According to the Merriam-Webster dictionary, the word dreamer has two definitions. The first, “one that dreams.” The other describes “one who is unpractical or idealistic.” But the term dreamer has taken on a new meaning, one riddled with emotional, political and controversial subtext not so easily explained away by a definition that trivializes those it describes.
One of those people is Armando, a Muhlenberg College student who asked that we not include his last name. Despite his contributions to the college and Allentown community, he has been delegated to the largely anonymous population of immigrants known as Dreamers. For Armando, the Dreamer narrative is problematic; for him, and so many like him, there’s a lot more issues behind the term.
“It says that some immigrants are more deserving than other,” said Armando. “Questions that focus on Dreamers feed into this narrative of good immigrant versus bad immigrant. The DREAM Act was introduced in 2001 and it’s upsetting that we are still debating if it should become law in 2018. The DREAM Act should’ve been passed years ago and we should be focusing on giving legal status to the people who don’t qualify for it.”
The people called Dreamers get the all-encompassing nickname from the DREAM (Development, Relief and Education for Alien Minors) Act, a piece of legislation introduced but never passed that would provide its recipients a path to citizenship. Beneficiaries of the proposal would have to complete a series of requirements in a span of six years to be granted permanent residency.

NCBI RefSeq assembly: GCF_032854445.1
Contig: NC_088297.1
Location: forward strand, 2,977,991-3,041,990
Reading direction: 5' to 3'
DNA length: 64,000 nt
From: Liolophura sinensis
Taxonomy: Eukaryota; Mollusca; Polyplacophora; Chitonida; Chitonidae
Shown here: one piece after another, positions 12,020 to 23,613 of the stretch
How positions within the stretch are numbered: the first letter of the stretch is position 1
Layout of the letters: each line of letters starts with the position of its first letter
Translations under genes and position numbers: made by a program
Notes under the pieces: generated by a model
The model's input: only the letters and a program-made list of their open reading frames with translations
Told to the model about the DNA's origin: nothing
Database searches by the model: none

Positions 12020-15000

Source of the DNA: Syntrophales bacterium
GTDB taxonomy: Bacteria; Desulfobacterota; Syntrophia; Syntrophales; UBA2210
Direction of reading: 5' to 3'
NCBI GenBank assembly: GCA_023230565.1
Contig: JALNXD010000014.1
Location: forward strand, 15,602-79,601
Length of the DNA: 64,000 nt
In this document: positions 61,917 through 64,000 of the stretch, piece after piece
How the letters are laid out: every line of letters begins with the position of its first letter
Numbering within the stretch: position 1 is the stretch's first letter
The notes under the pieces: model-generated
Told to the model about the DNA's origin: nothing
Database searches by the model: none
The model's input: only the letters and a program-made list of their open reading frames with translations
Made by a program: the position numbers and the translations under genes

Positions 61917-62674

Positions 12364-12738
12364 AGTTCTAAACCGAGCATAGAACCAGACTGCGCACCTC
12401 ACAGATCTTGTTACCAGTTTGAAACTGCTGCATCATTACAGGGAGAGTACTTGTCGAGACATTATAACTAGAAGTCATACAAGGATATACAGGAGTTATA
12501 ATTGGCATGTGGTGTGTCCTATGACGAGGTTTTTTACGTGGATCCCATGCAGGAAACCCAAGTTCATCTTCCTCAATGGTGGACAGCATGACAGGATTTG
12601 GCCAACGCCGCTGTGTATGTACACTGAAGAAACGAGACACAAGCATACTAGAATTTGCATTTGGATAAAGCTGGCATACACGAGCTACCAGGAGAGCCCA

Because of the failure to pass the DREAM Act, President Barack Obama introduced the Deferred Action for Childhood Arrivals (DACA) immigration policy in 2012. DACA shares many similarities with its predecessor, allowing individuals who meet all the requirements a two-year period of deferred action from deportation.
Some of the guidelines for those enrolled in DACA include: came to the United States before their 16th birthday; have continuously resided in the United States since June 15, 2007; are currently in school; have graduated or obtained a certificate of completion, or have served in the military; and have not been convicted of a felony, significant misdemeanor, or three or more other misdemeanors.